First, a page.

First published May 1, 1978 - More info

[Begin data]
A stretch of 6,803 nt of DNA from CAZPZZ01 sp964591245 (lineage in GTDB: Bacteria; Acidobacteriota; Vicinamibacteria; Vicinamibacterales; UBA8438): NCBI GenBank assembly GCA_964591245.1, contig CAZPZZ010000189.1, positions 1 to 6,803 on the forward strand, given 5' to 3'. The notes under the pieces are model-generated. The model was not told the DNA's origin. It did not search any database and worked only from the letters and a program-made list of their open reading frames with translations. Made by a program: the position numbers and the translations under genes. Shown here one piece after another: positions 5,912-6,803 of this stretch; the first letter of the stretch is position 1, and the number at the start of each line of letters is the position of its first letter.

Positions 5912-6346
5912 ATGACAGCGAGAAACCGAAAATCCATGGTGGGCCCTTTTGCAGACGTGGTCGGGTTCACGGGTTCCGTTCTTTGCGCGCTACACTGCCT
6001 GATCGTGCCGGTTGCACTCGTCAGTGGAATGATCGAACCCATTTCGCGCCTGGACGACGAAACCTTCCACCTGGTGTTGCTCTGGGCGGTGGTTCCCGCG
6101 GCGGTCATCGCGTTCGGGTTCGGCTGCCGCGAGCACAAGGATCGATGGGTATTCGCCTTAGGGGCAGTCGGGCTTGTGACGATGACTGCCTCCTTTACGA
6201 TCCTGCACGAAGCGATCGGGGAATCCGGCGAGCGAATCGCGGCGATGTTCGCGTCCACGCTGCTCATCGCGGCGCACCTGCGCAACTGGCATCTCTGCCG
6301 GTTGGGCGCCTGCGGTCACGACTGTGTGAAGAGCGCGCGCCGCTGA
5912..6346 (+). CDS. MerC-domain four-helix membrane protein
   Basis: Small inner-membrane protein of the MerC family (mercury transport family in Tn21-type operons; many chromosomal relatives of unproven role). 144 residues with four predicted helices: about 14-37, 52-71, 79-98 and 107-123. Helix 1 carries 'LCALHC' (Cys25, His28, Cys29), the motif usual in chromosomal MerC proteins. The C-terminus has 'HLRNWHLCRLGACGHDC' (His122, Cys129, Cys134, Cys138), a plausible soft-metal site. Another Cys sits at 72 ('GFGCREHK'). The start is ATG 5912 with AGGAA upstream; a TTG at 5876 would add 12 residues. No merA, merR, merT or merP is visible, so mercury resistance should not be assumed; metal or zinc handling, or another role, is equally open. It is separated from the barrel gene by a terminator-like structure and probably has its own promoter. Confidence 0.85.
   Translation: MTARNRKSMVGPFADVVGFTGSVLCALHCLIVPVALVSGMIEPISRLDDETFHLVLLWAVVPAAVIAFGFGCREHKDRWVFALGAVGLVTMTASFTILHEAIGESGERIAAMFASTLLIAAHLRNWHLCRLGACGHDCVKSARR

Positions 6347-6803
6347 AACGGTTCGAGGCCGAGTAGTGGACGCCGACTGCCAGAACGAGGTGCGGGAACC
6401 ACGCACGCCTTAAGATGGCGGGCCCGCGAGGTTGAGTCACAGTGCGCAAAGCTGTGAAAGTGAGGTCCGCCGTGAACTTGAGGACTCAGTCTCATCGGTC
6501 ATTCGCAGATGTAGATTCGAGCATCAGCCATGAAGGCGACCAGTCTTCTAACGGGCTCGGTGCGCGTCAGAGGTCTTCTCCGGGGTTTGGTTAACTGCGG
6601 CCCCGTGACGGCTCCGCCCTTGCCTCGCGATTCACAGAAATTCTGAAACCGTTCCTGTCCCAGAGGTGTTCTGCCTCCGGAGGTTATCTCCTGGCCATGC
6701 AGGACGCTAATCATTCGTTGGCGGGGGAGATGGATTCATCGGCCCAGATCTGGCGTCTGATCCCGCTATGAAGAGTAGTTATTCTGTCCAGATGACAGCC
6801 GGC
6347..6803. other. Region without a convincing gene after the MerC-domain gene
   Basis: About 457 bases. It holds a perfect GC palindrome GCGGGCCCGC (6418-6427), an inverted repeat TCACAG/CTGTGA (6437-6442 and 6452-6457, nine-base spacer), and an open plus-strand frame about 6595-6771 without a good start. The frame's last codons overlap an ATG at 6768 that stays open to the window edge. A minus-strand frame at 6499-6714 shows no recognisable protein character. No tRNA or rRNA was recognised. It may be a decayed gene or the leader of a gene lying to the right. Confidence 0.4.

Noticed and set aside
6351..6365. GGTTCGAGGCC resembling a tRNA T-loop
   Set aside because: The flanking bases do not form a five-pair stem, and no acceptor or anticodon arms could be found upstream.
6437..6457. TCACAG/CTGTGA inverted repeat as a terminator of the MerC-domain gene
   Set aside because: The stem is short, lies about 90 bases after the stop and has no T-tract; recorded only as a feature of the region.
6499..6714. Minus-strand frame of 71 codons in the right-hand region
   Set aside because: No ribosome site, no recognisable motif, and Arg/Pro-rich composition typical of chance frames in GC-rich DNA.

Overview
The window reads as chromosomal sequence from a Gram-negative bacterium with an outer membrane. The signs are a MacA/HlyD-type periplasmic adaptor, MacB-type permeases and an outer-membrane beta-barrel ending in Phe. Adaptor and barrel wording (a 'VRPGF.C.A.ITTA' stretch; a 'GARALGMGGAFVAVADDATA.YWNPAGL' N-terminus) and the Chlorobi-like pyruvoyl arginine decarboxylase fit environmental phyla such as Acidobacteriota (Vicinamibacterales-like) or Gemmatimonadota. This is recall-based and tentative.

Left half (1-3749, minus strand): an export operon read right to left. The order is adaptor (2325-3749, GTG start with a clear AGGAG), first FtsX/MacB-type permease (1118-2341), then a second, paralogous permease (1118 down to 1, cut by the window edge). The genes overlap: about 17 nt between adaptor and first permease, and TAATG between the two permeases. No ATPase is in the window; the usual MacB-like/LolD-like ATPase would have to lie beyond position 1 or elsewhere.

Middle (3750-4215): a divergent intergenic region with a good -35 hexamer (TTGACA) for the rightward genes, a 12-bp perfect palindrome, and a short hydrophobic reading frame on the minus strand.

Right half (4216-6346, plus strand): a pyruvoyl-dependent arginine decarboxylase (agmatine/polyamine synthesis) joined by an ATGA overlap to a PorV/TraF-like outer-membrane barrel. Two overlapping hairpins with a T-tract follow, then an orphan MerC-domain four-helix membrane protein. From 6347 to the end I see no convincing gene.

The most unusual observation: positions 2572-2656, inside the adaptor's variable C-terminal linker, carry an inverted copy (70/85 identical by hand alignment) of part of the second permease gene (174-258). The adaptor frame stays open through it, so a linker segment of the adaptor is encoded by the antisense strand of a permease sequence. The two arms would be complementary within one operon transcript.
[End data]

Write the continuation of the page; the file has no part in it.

The purpose of this study was to determine whether the absorption of inhaled antigen (Ag) across the pulmonary air-blood barrier of the isolated perfused lung can be modulated by immunologic mechanisms. Lungs from immunized or nonimmunized rabbits were removed, ventilated, and perfused with autochthonous blood. Radioiodinated Ag (human serum albumin or ovalbumin) was introduced as an aerosol into the isolated lung for 15 min and blood samples were taken over a 4-h period. The results showed that radioactivity fom inhaled Ag entered the perfusing blood as two fractions. One fraction was precipitable by 5% trichloroacetic acid or antiserum. The TCA-soluble fraction chromatographed differently from iodide and may have represented metabolites of the Ag. Immunization specifically reduced the amount of antigenically intact protein entering the blood. On the other hand, the metabolite reached higher concentrations in the blood of immunized lungs. We conclude that the alveolar capillary barrier of the normal rabbit lung could provide a significant route of entry for inhaled antigen into the systemic circulation and that immunization reduces absorption via this route and enhances pulmonary metabolism of the Ag.